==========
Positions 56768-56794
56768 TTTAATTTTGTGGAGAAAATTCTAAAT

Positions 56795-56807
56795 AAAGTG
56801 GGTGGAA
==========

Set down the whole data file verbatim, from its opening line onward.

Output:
Positions 56768-56794
56768 TTTAATTTTGTGGAGAAAATTCTAAAT

Positions 56795-56807
56795 AAAGTG
56801 GGTGGAA